This is from an article in Psychology Today, not even a remotely Christian publication.

The premise of the article is why a flawed, yet oft repeated, psychological study is used to support the notion that we have no free will.

The author speculates that the false study is used because materialism (the view that only physical things are real, there is no spiritual component to life) desperately needs there to be no free will in order to justify sin.

OK, they didn’t exactly put it like that!

The reason why the experiment has been so enthusiastically embraced is surely because its apparent findings fit so well with the principles of materialism. It seems to prove what materialism implies: that human beings are automatons.

If we are automatons, doing what we’re programmed to do with no choice of our own, there can be no sin, accountability, judgment, or other such higher things. Eat, drink, and be merry for tomorrow you die and none of it was your fault!

A denial of free will is nothing but an embrace of antinomianism. There should be nothing outlawed, as we can’t help what we’re doing anyway.

The Bible, in my opinion, flies directly in the face of such teaching. It’s one of the reasons why people don’t like the Bible and the Gospel.

Denying free will, responsibility, and judgment may make you feel better while living on earth, but what will you do in the end?

Be not deceived; God is not mocked: for whatsoever a man soweth, that shall he also reap. For he that soweth to his flesh shall of the flesh reap corruption; but he that soweth to the Spirit shall of the Spirit reap life everlasting.
–Galatians 6:7-8

Who Does God Show Mercy To?

I recently saw this quote on the internet from R C Sproul, recently deceased Calvinist extraordinaire:

If God only exercised justice to a fallen race everyone would perish. But God chooses to grant mercy to some.

I cringe at the way he says this. According to Calvinism, God only extends mercy to the elect.

A verse that popped into my head immediately upon seeing this quote was Romans 11:32

For God hath concluded them all in unbelief, that he might have mercy upon all.

God has done, through the Gospel of Jesus Christ, what was necessary to provide mercy to every single living soul ever on this planet. Jesus Christ was the propitiation for the sins of the world. In fact, that’s an important verse:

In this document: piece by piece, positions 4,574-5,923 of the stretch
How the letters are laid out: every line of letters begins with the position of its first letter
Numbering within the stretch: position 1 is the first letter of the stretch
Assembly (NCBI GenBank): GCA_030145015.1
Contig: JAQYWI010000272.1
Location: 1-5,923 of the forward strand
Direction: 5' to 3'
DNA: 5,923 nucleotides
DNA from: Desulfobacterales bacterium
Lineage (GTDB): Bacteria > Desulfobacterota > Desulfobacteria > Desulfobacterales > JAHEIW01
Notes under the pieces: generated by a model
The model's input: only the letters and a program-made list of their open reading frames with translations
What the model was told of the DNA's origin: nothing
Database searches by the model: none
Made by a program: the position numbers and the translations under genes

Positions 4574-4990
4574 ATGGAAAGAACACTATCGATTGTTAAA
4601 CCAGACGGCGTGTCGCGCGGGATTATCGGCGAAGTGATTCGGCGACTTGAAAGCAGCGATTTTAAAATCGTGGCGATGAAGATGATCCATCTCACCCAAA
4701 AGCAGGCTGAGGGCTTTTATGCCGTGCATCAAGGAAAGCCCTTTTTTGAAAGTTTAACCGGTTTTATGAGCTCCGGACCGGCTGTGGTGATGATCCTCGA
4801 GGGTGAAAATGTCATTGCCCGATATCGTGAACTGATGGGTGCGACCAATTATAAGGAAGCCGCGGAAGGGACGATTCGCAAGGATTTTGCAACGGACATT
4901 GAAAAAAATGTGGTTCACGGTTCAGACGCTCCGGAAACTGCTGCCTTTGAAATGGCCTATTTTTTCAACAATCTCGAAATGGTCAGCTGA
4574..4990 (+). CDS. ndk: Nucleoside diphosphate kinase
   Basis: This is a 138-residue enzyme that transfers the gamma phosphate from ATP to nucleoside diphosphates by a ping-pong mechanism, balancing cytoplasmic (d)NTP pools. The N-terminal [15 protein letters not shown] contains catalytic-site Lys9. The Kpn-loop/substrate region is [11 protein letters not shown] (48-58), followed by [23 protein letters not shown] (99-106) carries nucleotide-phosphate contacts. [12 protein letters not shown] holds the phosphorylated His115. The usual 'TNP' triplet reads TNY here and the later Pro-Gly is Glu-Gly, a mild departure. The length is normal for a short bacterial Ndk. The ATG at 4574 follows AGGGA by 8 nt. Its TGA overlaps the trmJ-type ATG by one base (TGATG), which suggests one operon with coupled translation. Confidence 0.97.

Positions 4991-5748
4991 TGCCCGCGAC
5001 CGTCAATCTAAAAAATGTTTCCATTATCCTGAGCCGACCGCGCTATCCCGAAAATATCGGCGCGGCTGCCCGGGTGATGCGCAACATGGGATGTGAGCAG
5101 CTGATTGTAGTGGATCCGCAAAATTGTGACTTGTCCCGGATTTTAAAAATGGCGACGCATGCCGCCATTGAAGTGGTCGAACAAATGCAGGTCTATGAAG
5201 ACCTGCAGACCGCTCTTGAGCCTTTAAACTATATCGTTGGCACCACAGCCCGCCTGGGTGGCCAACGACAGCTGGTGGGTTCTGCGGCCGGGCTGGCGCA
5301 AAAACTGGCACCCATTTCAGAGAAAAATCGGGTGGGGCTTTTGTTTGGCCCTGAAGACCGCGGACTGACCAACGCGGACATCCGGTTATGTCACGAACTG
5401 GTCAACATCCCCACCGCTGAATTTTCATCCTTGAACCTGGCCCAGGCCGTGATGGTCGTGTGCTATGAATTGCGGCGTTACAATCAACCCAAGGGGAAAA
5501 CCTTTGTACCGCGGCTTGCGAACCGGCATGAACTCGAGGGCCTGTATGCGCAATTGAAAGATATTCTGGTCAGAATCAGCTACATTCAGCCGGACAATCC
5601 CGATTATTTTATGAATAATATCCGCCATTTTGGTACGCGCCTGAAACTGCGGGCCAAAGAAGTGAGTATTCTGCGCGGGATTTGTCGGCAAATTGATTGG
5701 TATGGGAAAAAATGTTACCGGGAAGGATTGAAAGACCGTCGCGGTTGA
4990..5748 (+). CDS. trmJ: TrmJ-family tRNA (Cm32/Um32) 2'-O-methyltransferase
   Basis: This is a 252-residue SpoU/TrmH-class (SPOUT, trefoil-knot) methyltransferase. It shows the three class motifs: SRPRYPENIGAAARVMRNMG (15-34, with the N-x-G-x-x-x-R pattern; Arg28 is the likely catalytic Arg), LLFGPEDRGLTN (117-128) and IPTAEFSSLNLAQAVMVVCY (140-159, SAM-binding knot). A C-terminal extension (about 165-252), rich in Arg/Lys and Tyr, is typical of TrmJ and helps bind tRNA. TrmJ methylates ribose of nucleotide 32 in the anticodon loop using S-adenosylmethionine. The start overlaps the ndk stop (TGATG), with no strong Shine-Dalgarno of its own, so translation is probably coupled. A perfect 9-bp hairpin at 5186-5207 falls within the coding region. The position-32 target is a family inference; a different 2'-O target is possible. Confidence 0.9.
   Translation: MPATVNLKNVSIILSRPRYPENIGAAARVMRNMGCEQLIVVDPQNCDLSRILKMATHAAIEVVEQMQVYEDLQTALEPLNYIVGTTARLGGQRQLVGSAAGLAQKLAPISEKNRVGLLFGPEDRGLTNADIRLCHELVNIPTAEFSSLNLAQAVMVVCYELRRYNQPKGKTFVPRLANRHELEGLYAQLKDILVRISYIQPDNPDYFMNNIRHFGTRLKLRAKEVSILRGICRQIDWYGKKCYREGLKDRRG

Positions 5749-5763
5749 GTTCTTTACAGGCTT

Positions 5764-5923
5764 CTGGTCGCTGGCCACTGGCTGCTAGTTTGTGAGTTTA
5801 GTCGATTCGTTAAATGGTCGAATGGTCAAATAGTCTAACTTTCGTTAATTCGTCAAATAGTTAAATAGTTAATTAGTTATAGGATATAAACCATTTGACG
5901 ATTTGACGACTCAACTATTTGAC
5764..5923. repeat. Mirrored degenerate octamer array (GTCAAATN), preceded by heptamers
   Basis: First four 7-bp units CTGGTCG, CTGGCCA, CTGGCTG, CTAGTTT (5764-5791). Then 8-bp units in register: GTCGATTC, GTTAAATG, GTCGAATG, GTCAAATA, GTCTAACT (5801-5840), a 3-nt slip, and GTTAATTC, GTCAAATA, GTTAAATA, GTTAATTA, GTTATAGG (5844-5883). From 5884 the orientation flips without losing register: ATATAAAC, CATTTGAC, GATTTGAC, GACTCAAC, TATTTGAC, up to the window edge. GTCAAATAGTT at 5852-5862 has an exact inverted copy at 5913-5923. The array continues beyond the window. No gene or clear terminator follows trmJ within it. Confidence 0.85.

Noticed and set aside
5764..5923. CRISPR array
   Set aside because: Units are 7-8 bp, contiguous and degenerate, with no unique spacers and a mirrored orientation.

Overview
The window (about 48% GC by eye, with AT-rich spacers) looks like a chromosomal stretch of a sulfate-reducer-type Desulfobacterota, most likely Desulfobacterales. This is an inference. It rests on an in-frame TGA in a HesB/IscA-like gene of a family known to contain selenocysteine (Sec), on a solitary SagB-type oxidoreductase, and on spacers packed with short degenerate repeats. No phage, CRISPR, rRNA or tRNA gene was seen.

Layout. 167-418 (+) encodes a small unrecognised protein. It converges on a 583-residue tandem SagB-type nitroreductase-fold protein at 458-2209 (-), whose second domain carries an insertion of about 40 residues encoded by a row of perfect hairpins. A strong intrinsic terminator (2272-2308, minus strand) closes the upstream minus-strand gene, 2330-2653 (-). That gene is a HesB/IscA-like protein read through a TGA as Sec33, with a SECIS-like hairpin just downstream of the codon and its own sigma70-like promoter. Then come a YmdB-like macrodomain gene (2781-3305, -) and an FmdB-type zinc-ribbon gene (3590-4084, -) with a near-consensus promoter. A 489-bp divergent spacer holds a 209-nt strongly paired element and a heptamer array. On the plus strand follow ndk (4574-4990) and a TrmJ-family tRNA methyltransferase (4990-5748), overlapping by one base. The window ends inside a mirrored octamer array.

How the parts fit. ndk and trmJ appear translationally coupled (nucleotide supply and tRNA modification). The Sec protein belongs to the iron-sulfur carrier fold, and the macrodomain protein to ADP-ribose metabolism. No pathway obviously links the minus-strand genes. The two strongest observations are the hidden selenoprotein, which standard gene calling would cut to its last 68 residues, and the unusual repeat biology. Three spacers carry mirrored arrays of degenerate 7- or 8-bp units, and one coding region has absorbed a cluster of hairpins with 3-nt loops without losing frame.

And he is the propitiation for our sins: and not for ours only, but also for the sins of the whole world.
–1 John 2:2

Christ provided a way for every sinner in the world to receive mercy. This was no disingenuous offer either. Nor was it some semantic thing where it was offered to “all” but “all” means “the elect.” There is no way “the world” here can mean the elect, otherwise who is the “our” in 1 John 2:2?

God extends mercy to all. Sproul, an adamant Calvinist, does not believe this is true. God only genuinely extends mercy to some.

God’s extending of mercy to all does not mean all are saved; it just means all could be saved.

Why are all not saved? Because not all take God’s mercy. This is not God’s choice to damn them (God desires all men to be saved), but a sinners’ refusal to submit to God’s mercy.

God doesn’t choose to grant mercy to some. God chose to show mercy to all, but not all take it.

Sproul is choosing his words carefully. Calvinism is a heartless doctrine. Calvinism cannot legitimately offer salvation to all. They can’t tell everyone that God will be merciful to them.

I know the defense: we don’t know who is saved, so we offer it to all. True, but you’re still lying when you say ALL can be saved when you believe SOME can’t be.

To grant means to formally bestow. Grant is a word that is emphasizing what God does. He either chooses to grant it to you or He doesn’t. It’s up to Him. Therefore, He doesn’t grant it to all.

The Bible is very clear that God offers mercy to all. The Bible is also clear that most don’t take it because they deem it unnecessary, they believe they’re doing just fine on their own.

But to those humble few who are tired of sin and see the light of the Gospel shining in the darkness, they come with desperation to receive the refreshing waters of life to quench their soul’s thirst.

That is the Gospel and how it works. Don’t fall for the Calvinist philosophy that blasphemes the character of God and contradicts Scripture.

Satan, the World, and God’s Will

Satan is the god of this world, the prince of the power of the air, and the prince of this world. The Bible says all these things.